North Sea Oil
Scottish thinktank says North Sea oil and gas revenues could be £365bn. Reuters

A Scottish thinktank has said that oil and gas revenues from the North Sea could be up to six times higher than what was previously thought.

The Office for Budget Responsibility (OBR) had believed North Sea would deliver revenue of £61.6bn ($103bn, €76.9bn) between 2013/14 and 2040/41.

However, N-56 – which describes itself as an apolitical business organisation, whose founder is Dan Macdonald, a member of the board for 'Yes Scotland' – says that this figure could actually be as high as £365bn.

The N-56 committee, which runs a series of Scotland Means Business reports, came to this figure after considering a number of recommendations, which includes a more competitive tax regime for the North Sea and that officials should establish an oil fund.

North Sea could be worth £1tn

"If these recommendations are implemented, oil taxation revenues will be far higher than projected by the OBR," read the report.

Graeme Blackett from N-56 added: "Since 1970 over £1tn in oil and gas revenues have been produced by the North Sea and at least as much value remains to be produced as already has been, presenting a tremendous opportunity for the sector and for Scotland's public finances.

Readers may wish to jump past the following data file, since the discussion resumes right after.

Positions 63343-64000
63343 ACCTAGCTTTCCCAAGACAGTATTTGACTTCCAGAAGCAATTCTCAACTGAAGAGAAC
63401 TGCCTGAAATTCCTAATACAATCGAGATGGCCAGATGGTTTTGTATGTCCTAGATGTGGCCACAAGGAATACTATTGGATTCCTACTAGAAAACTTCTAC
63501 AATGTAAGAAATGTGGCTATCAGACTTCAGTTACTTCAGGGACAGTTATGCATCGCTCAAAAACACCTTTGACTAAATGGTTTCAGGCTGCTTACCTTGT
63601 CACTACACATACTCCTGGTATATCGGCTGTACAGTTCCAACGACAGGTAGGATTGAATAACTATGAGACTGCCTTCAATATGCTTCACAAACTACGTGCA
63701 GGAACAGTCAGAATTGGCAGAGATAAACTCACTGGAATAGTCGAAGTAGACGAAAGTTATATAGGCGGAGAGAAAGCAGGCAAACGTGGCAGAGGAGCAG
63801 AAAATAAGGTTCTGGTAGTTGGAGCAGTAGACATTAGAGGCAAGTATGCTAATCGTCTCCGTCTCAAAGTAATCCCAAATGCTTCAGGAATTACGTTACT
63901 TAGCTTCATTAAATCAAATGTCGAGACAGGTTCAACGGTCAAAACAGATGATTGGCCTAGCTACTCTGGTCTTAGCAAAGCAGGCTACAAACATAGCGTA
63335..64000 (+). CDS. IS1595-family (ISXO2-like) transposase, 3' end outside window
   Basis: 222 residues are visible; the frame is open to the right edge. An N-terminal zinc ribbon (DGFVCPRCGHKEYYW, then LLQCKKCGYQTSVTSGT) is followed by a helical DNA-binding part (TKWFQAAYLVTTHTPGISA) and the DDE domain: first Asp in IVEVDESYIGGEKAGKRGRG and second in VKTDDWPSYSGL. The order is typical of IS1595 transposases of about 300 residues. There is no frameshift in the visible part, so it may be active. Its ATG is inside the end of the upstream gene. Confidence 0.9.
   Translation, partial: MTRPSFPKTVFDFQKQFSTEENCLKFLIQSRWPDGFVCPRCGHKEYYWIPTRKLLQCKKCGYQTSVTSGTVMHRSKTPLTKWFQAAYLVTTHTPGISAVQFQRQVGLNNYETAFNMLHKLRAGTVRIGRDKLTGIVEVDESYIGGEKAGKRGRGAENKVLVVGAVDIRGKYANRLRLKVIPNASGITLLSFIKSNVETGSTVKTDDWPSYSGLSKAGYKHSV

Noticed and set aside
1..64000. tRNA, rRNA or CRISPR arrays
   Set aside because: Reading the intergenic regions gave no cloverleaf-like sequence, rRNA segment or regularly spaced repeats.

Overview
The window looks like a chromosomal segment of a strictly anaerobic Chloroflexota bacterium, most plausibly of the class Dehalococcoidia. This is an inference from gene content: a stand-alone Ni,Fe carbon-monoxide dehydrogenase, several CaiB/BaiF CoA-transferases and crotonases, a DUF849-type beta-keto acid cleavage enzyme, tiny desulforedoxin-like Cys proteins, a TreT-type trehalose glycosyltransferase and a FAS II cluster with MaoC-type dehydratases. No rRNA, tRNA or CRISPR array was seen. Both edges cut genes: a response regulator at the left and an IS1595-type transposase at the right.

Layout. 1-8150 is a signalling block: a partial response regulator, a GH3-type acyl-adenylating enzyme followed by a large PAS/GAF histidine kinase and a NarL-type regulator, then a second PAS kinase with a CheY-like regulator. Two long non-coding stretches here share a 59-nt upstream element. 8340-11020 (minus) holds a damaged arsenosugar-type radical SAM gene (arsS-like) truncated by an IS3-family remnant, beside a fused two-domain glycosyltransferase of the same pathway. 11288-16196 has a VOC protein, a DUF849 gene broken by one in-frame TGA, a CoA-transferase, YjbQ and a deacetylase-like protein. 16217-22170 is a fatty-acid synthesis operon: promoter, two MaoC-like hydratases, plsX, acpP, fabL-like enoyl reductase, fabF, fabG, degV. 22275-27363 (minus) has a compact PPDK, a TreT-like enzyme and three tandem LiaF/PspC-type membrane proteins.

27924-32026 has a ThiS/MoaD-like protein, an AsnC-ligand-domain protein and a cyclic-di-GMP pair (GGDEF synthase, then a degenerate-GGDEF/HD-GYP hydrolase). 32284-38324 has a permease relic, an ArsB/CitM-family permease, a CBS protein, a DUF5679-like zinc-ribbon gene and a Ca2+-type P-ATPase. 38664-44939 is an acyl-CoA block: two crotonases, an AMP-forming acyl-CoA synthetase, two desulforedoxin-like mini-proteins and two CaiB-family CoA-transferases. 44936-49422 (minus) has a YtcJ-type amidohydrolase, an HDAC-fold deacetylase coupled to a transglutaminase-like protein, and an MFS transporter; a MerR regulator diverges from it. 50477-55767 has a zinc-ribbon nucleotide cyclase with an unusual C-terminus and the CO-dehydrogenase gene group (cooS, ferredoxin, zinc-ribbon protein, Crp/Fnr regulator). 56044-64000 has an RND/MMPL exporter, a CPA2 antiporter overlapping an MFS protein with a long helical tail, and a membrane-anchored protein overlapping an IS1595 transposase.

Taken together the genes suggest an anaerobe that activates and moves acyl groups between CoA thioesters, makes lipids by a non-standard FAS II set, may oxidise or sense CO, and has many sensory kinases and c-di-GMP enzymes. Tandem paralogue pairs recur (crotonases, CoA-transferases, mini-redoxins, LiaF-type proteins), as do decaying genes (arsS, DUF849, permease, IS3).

"Scotland is a net contributor to the UK public finances, in part due to our geographic share of oil and gas revenues, and this ensures that our finances are typically healthier than the UK public finances as a whole.

"What is clear is these natural resources can be maximised through implementing the recommendations put forward both by ourselves and the Wood Review, delivering considerable surpluses that we would recommend are used to invest in an oil fund to benefit future generations."

Salmond: North Sea has 'a bright future'

Scotland's first minister Alex Salmond was particularly welcoming of the report, saying that members of the 'No' campaign need to take this on board.

"This substantial new report from a leading business organisation blows another huge hole in the credibility of the OBR's oil forecasts, especially as it comes just days after esteemed Scottish economist, Prof Sir Donald Mackay, said the OBR's calculations were 'precisely wrong' and 'hopelessly at sea'.

"Instead of continuing to talk down Scotland's oil and gas sector, the No campaign should acknowledge that the sector has a bright future ahead of it."